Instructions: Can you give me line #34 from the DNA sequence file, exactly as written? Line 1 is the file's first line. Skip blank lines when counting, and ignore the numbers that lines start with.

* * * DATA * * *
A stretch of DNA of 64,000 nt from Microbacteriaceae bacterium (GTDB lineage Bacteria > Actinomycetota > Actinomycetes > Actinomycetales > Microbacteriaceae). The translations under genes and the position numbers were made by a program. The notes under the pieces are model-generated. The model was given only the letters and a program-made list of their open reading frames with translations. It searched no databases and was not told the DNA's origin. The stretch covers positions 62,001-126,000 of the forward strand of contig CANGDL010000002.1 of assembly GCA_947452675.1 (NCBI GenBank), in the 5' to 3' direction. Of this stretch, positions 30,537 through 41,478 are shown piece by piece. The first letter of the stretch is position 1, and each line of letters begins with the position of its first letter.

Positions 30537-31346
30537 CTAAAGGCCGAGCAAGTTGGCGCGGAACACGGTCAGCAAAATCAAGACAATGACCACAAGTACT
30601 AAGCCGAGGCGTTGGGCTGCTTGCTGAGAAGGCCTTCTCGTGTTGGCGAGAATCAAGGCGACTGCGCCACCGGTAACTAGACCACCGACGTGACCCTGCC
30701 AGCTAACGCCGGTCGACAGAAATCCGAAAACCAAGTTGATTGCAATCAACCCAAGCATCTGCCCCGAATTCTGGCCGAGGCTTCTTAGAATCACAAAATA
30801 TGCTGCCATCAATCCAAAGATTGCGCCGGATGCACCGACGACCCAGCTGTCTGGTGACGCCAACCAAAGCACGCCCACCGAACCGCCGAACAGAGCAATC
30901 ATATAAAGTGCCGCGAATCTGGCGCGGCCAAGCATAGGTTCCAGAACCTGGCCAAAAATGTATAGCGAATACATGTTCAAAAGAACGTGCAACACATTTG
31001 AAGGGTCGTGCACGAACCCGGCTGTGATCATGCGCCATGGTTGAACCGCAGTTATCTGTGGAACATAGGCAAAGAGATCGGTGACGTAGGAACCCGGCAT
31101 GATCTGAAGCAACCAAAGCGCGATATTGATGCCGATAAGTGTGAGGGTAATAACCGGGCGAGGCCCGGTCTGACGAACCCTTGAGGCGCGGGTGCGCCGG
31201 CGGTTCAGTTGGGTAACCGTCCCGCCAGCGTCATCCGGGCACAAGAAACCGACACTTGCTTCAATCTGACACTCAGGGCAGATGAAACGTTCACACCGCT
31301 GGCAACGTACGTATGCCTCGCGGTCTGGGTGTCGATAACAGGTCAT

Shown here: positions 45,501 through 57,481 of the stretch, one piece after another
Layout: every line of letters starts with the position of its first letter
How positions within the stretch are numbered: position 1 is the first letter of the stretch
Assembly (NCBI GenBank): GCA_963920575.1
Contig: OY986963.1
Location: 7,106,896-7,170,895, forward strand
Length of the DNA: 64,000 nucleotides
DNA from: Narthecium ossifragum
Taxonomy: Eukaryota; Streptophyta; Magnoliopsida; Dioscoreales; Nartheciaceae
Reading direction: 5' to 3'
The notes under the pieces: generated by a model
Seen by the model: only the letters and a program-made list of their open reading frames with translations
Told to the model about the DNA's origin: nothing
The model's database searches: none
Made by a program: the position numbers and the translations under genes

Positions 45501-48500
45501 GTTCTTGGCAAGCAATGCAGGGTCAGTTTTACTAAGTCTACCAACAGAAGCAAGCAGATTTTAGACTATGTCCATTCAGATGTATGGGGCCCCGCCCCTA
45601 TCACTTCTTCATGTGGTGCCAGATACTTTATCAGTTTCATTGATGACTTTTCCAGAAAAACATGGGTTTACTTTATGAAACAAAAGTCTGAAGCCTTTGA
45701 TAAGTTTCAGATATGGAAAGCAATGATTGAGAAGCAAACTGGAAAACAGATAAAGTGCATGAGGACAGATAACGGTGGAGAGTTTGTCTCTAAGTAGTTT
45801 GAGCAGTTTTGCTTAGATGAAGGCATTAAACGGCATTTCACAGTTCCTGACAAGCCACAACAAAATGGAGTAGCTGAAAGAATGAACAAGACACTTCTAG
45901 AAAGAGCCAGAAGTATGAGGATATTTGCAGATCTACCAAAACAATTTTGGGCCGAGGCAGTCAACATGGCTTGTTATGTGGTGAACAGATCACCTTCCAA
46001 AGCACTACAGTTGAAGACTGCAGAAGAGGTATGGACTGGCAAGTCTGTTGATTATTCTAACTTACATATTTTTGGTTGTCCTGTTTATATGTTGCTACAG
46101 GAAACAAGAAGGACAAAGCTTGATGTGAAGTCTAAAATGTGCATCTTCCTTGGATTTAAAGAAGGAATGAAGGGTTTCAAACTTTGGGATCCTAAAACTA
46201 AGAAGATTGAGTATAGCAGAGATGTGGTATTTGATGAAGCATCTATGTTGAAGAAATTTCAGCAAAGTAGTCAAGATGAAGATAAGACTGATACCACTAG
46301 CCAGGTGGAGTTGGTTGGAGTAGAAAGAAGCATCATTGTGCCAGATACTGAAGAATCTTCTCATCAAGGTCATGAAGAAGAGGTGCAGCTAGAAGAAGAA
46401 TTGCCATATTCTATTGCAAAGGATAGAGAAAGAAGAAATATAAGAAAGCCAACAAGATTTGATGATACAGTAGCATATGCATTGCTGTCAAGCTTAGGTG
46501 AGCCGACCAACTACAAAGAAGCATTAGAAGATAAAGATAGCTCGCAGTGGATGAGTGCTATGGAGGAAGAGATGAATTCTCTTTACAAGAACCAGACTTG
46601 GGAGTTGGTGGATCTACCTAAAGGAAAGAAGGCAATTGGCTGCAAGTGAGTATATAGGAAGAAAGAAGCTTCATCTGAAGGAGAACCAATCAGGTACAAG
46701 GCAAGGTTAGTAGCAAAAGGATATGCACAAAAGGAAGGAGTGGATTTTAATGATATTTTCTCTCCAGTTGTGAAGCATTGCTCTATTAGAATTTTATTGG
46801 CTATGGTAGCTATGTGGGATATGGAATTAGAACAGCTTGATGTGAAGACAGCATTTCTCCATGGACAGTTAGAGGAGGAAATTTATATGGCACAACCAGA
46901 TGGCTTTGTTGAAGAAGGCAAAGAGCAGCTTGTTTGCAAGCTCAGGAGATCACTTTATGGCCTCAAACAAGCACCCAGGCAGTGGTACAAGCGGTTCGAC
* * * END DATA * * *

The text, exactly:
46101 GAAACAAGAAGGACAAAGCTTGATGTGAAGTCTAAAATGTGCATCTTCCTTGGATTTAAAGAAGGAATGAAGGGTTTCAAACTTTGGGATCCTAAAACTA